Hard-Selling Tactics After Groupon Facial

I’m quite low-maintenance (don’t shun me ladies, my last facial was 8+ years ago), but decided to take better care of myself and purchased a Groupon “deal” recently for $20. While i was there, they offered me a Diamond Peel upgrade for $60. I took it out of curiosity.

In general i’m quite skeptical of beauty claims that state you can instantly even out skin tone, reduce pore sizes, blah blah blah. But to my surprise this treatment did improve my skin – it’s now smoother, brighter, and softer to the touch. My perennial dark eye bags persisted, though the lady claimed they’d be gone too, if only i’d buy a 10-session package ($1440) and continue coming once a month. And there, was my first encounter with the dreaded hard-sell tactics of this sketchy industry.

This problem is well documented, which is why CaseTrust was founded to protect consumers. I even read some forum posts describing experiences tantamount to threats and bullying. I’m not sure why salespeople think it’s normal to spend thousands of dollars on packages that you have to pay in whole on the same day. I’d never spent money like that without premeditation, and was not about to do so.

Anyway, the conversation progressed more or less as follows with multiple iterations:


Her: The regular package price is $2880 but you can get it for $1440 today. It’d be a waste to stop after only one session. You already have dark aging spots and it will be very difficult to treat them later. You know, there are no ugly women, only lazy ones. You’re not that old yet, but at this age your skin’s self-repairing ability is decreasing.

Me: OK, the treatment seems to work well, but i cannot spend so much money just like that. I need to think about it.

Her: But the price is so cheap! And i can see the results are great on you.

Me: Well, i have to think about my cash flow for the month, so i will just pay you $60 today.

Her: If it’s cash flow, then how about taking 5-sessions for $720? You can leave me a $200 deposit, I will waive the $60 fee for today and give you a balm for your face as well. I have to make a living, so although I can understand your cash limitations I cannot lower the price anymore than this.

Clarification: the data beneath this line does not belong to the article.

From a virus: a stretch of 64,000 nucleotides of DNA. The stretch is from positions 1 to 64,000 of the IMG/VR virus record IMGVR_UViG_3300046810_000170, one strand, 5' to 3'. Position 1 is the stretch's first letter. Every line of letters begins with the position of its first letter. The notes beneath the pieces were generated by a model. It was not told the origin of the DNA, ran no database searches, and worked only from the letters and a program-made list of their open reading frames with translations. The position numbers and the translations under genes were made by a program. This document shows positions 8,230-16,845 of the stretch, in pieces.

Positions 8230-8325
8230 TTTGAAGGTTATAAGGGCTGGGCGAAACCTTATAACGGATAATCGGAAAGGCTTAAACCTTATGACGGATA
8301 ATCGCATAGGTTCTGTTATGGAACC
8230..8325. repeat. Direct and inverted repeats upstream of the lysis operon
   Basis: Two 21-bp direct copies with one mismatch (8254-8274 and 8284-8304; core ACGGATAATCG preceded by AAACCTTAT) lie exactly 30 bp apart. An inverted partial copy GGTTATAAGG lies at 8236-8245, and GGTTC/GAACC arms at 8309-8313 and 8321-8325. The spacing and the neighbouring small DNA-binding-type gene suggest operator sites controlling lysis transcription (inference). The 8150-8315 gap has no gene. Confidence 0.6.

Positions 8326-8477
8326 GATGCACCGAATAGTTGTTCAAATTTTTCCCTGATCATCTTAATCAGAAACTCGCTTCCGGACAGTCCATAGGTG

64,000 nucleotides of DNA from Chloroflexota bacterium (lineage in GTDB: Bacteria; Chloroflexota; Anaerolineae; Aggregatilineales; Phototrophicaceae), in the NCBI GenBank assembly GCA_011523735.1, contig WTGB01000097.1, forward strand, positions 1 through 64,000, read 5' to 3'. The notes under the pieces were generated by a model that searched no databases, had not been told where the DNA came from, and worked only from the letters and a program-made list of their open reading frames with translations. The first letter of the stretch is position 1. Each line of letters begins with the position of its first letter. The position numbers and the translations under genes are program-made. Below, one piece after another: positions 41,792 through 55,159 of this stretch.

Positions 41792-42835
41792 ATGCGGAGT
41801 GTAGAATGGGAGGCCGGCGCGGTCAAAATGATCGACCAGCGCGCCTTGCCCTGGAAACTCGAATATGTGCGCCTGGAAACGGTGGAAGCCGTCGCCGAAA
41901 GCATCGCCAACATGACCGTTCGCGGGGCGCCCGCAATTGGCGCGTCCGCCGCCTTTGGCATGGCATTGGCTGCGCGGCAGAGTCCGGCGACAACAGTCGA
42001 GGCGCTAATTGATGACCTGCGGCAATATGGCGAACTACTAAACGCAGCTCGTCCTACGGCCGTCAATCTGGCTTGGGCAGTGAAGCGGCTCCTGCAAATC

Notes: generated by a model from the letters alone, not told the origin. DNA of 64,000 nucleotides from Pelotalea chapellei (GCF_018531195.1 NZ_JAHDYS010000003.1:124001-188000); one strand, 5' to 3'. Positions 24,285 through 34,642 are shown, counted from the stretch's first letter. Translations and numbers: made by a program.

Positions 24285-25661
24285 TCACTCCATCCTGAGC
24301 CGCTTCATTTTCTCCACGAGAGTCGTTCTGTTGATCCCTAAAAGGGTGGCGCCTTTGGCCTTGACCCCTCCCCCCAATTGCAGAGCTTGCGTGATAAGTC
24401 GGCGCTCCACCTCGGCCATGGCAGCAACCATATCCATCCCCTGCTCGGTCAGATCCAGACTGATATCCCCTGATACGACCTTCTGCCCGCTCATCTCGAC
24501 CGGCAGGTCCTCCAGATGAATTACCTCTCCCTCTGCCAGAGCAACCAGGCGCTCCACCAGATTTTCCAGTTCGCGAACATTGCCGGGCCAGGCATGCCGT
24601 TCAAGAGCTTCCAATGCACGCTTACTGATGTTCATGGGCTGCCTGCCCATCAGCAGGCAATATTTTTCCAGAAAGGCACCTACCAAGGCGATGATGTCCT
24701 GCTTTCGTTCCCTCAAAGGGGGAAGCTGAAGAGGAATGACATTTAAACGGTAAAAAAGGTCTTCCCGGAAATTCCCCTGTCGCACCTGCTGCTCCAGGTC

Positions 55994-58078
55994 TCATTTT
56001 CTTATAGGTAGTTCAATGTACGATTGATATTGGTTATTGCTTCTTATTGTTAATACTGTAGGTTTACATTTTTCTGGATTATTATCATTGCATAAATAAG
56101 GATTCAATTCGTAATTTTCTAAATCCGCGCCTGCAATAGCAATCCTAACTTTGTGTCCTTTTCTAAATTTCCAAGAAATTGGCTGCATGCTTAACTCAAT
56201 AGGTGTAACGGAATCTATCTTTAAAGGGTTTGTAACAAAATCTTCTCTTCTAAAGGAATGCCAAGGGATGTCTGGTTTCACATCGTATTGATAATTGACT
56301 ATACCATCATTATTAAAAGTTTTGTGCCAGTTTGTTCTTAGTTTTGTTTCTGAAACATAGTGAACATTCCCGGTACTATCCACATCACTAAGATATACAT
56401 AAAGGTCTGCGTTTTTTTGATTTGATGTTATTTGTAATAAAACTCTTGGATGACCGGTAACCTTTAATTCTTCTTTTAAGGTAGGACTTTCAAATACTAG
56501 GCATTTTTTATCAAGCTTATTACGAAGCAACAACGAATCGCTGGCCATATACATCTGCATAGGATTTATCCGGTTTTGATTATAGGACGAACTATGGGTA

Me: I still have to think about it. I haven’t calculated my expenditures this month yet, I don’t know my bank balance, and cannot make a decision without this info.

Her: Oh, but we can just charge your card! If it goes through, we’ll know you have enough money.

Me: Ummm, no. I have other bills I have to pay. I have to consider if this is a good use of my money.


At this point she resigned herself to writing up a $60 invoice for me and took my credit card. The whole time, we had been sequestered in this closed room away from the reception/payment area, and she had a binder with before and after pics, plus brochures for various packages at their so-called regular prices. Once we got to the reception area though, she offered to “only” take $100 as a deposit today, and re-wrote the invoice before i could object. Her colleague at the counter charged $160 to my card, and asked for my signature.

I was pretty annoyed and refused to sign. I had them cancel the charge and left, after paying the $60 and returning the balm to the receptionist. While i was happy with the results of the facial, the attempt to coerce further business from me was unpleasant. In the end, i spoke to them entirely in English, because it’s always hard for me to be firm and authoritative in Mandarin. Negotiating in a non-native tongue is tough!

If i ever take another deal like this, i’ll just say no straight out from the beginning {defiant}.


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